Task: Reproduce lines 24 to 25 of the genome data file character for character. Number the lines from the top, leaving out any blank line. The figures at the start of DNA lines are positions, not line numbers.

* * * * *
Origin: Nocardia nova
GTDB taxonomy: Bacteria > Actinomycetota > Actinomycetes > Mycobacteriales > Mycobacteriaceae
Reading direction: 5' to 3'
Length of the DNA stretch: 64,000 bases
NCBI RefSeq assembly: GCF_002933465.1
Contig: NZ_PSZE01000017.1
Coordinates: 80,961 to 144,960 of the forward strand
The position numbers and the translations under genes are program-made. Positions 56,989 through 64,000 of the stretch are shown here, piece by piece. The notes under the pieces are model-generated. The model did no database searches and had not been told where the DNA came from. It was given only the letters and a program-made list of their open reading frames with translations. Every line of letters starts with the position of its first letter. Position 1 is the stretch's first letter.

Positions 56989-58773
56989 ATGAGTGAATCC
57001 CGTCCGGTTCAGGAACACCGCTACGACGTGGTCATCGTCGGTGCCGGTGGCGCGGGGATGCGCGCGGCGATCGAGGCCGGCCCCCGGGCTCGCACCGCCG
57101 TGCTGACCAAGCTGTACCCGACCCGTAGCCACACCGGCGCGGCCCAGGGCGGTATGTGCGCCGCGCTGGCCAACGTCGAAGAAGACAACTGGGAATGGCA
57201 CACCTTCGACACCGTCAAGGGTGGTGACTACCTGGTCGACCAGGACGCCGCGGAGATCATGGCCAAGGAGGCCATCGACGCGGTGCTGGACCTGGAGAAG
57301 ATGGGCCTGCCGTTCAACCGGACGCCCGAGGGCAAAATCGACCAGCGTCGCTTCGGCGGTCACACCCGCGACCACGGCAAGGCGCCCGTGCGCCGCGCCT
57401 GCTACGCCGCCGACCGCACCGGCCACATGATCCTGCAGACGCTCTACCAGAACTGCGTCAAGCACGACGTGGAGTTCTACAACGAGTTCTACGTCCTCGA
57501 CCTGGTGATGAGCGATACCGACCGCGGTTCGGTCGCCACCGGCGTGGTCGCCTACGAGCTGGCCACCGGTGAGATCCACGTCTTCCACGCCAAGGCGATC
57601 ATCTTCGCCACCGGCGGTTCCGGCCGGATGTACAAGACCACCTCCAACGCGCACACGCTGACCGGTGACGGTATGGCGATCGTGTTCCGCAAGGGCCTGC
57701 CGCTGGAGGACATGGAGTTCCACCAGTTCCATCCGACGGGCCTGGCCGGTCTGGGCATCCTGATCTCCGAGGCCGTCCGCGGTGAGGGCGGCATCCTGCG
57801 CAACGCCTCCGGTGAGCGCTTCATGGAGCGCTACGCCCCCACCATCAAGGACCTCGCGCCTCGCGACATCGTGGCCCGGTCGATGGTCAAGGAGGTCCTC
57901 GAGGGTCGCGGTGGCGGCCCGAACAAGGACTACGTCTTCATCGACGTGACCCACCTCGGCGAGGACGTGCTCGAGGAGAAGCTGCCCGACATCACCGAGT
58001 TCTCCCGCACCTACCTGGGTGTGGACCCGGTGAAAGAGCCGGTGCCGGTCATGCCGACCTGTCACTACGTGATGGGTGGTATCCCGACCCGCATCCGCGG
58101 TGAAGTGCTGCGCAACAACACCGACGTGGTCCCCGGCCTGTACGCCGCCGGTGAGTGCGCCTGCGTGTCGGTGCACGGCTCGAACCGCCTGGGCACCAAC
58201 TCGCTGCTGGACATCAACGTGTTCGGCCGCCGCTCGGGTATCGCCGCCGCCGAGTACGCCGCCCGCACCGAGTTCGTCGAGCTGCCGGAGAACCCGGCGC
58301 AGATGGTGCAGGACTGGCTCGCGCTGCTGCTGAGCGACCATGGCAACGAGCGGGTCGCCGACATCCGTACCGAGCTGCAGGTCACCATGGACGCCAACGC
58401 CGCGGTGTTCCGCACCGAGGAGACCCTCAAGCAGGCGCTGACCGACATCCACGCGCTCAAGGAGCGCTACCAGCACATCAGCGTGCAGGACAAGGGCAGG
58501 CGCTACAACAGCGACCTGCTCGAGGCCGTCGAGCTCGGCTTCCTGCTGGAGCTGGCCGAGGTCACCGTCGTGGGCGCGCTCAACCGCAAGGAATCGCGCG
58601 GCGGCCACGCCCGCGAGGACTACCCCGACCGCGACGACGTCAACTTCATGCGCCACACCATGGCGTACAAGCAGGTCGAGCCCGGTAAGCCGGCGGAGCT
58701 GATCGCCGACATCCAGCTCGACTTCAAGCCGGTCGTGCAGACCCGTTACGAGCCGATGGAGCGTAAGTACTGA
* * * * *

58301 AGATGGTGCAGGACTGGCTCGCGCTGCTGCTGAGCGACCATGGCAACGAGCGGGTCGCCGACATCCGTACCGAGCTGCAGGTCACCATGGACGCCAACGC
58401 CGCGGTGTTCCGCACCGAGGAGACCCTCAAGCAGGCGCTGACCGACATCCACGCGCTCAAGGAGCGCTACCAGCACATCAGCGTGCAGGACAAGGGCAGG